More information about this lawsuit
The lawsuit is filed on behalf of John Primmer, 66 years old. The defendants in this case are Healthcare Industries Corporation and related companies, the nursing home administrator Dave Miller, Hickory Creek of Athens, Inc., Hickory Creek Nursing Center, and several other parties that are related to the nursing home. The suit alleges that these parties were all aware of the ‘systemic staffing problems’ that affected the patient’s quality of care and caused harm.
The suit alleges that Primmer suffered mental anguish, extreme pain, suffering, and catastrophic injuries. The lawyers representing Primmer argue that both his physical condition and health deteriorated far beyond what is expected in the normal aging process. According to the complaint, this included falls, pressure sores, poor hygiene, and weight loss.
There have been complaints before
Despite the fact that there are no fines or citations leveled against the Hickory Creek Nursing Center from federal regulatory agencies, the Medicare website does provide some interesting information. According to the ratings posted on the site, the facility scores ‘much below average’. According to the Medicare website, the residents at the facility received less than the national average of 45 minutes of direct care from professional nurses daily.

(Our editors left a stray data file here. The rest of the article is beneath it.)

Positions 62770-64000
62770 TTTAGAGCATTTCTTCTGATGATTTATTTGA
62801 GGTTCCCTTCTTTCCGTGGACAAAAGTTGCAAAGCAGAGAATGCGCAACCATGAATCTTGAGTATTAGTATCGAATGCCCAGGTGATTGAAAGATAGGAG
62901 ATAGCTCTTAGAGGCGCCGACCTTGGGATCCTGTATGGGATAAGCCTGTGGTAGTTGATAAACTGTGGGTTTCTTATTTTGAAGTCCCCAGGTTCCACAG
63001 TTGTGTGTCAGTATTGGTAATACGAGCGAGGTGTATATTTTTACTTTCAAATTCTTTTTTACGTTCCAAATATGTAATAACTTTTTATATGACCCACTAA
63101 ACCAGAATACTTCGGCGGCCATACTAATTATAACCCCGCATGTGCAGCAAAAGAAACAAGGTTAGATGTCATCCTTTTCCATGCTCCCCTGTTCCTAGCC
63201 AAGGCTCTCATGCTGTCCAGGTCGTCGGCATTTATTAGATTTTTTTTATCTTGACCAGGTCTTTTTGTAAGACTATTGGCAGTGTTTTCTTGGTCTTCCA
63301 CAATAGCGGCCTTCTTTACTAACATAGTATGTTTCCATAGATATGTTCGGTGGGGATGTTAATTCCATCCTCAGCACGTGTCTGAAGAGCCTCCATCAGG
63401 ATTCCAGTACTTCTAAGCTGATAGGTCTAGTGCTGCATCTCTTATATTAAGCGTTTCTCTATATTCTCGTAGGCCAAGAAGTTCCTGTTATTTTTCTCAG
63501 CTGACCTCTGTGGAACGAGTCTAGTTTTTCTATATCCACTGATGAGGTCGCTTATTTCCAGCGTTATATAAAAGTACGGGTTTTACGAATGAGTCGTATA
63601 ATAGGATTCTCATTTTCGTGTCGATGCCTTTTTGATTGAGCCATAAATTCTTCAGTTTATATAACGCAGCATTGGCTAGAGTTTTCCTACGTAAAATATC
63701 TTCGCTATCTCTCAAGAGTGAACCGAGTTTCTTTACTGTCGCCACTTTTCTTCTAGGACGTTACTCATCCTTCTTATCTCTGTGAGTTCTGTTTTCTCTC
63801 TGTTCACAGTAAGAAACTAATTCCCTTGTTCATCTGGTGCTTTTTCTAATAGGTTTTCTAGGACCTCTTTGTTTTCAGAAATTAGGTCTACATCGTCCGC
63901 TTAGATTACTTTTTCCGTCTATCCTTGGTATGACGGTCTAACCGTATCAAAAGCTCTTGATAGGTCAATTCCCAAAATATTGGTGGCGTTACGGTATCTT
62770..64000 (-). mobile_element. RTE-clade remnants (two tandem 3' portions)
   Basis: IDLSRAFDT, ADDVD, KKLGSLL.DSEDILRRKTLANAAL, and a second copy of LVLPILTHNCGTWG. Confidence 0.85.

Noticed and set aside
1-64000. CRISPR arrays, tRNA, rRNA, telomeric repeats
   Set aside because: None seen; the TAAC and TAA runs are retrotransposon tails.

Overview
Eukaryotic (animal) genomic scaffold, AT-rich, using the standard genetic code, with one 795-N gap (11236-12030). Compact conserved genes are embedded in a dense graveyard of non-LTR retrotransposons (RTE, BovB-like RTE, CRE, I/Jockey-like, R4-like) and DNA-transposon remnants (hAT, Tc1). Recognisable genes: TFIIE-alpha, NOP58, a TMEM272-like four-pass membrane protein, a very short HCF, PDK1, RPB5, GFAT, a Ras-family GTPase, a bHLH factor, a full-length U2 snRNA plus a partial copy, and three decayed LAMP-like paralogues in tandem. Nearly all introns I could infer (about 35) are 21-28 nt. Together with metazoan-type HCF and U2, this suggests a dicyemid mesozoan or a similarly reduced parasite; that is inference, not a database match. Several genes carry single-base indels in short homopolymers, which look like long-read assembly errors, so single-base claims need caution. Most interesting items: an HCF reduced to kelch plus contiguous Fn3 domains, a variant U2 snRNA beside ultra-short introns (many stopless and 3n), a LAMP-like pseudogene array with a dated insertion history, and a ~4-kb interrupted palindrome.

In fact, the facility did not even come close, with 34 minutes for each patient every day. The other statewide facilities provided 2 hours and 18 minutes of direct care from certified nursing assistants, compare that to the 1 hour and 40 minutes that residents receive at the Hickory Creek Nursing Center.
Why these cases matter
According to the lawsuit, these problems stem from the fact that the home did not hire enough certified nursing assistants, LPNs, and registered nurses. According to the lawsuit, many staff members quit working or missed work because conditions at the home were “deplorable” or they were overwhelmed by the work that needed to be done without the assistance of enough coworkers.
Many long-term care facilities across the country are suffering from issues directly related to a lack of staffing. These residents and their family members depend on the care from these staff members and can suffer greatly if the facility fails to provide adequate care to meet the needs of these patients. These types of lawsuits are not about making money or even ‘merely’ about compensation. They are about forcing these companies to make a change. Force them to either accept fewer residents or hire more staff members in order to look after each resident properly. Unfortunately, oftentimes the only way to ensure lasting change is to take these types of corporations to court.